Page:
I’m Leslie VonHolten of Chase County, Kansas, with another HPPR Radio Readers Book Byte.
She throws like a girl. She’s a weak sister. Hey, don’t be such a girl.
Come on. By now most of us know these are garbage colloquialisms, even though we still hear them.
We all know—right?— that we should all strive to be as tough as little girls.
In Paulette Jiles’s book News of the World, it’s 1870 and 71-year-old Captain Kidd is hired to return young Johanna Leonberger to her immigrant German family in Texas. Only Johanna thinks of herself as Cicada, and her family as Turning Water and Three Spotted, her parents among the Kiowa Indians. She has been with them for four years, since she was 6 years old.
Through their journey from Wichita Falls to San Antonio, Johanna’s person unfolds. She’s scared but defiant. Strong, skillful, and adaptable. Tender and kind. Loyal. And a heck of a fighter.
While reading News of the World, I was reminded of other fighting girls in literature. There is Janey, the young girl in the classic Lonesome Dove who brains the creepy old man who bought her and is holding her hostage. She escapes and runs off to follow the hapless deputy Roscoe Brown. She works as his scout and guide, running barefoot (like Johanna) through Texas, refusing to ride along. Instead she walks, or slinks off into the brush to reappear with news of what lies ahead. And talk about throwing like a girl—Janey is a crack shot with that right arm, felling rabbits for dinner and whacking nefarious bad guys off their horses, thereby saving Roscoe’s tail end.
Then there is the original girl boss, Pippi Longstocking. She’s so strong she can lift a horse with one arm! Her mother has died and her seafaring father is lost at sea—or maybe he’s a king somewhere—so Pippi makes due. She’s got a monkey, a horse, and a house, and she is free as a bird. Like Johanna and Janey, Pippi doesn’t truck with your social conventions and your haughty manners and your fancy clothes and your ideas about what makes a girl a girl.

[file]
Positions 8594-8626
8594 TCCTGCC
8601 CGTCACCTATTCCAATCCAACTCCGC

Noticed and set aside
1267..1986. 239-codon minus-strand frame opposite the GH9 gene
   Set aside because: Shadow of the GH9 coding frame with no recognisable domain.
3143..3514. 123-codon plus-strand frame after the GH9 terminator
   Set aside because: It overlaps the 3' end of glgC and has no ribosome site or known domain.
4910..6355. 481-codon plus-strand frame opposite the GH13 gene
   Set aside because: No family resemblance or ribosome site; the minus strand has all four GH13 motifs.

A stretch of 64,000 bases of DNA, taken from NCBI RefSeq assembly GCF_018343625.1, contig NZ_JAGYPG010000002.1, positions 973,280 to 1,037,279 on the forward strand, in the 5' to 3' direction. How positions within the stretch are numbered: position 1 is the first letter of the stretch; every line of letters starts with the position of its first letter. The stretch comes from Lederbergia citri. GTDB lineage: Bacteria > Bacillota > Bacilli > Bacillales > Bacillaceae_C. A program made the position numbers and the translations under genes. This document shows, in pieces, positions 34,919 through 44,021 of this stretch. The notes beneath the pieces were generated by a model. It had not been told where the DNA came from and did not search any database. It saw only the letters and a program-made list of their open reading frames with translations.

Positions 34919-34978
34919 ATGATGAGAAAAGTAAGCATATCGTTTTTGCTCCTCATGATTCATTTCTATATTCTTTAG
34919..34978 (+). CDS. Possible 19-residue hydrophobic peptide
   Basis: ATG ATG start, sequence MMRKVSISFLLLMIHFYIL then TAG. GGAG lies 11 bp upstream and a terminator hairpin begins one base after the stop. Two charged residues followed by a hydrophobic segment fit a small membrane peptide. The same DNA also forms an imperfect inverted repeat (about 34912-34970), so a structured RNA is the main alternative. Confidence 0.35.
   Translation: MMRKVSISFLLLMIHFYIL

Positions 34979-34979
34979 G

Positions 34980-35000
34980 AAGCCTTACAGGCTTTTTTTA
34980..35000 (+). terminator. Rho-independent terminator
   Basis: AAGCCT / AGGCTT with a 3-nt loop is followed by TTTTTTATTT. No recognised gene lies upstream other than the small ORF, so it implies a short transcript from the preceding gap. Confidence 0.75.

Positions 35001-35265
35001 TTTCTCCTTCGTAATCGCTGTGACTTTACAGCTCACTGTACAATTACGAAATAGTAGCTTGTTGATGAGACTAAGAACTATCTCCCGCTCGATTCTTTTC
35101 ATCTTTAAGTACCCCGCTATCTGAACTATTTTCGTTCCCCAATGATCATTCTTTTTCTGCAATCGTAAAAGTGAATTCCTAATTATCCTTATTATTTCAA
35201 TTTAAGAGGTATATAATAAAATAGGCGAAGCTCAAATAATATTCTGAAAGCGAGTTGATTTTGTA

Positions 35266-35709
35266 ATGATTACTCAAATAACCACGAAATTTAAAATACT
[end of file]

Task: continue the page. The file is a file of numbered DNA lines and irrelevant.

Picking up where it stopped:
Johanna also made me think of Fiona, the resilient little sister in Rebecca Makkai’s The Great Believers. Set in 1980s Chicago in the early days of the AIDS crisis, before we even knew what AIDS was and what was happening, 11-year-old Fiona would sneak food and money to her brother Nico who had been disowned from their family because he was gay. When Nico gets the virus, she is his nurse and advocate. When his friends get sick, she cares for and fights for them, even when doctors and politicians and researchers lack compassion. It’s Fiona, a girl, barely a teen, who runs onto this strange undefined battlefield to fight for men she loves and for principles she knows are just.
Fiona’s story is a deeper character study than Johanna’s, Janey’s, and Pippi’s, and author Rebecca Makkai follows the impact of these events into Fiona’s adulthood. Her life has been hard and sorrowful, but she perseveres. The tough little girl grown into the passionate and persistent grandmother.
Challenges abound for our girls today, especially when our popular media doesn’t depict them as the dynamic, strong, layered, and skillful people they are. Myself, I want to amplify these literary characters like Johanna, like Janey and Pippi and Fiona. Characters with spirit and tenacity.
The HPPR Radio Readers Book Club is made possible in part by generous gifts from Lon Frahm of Colby and Lynne Hewes of Cimarron, Kansas. Find more at HPPR.org, or like us on Facebook.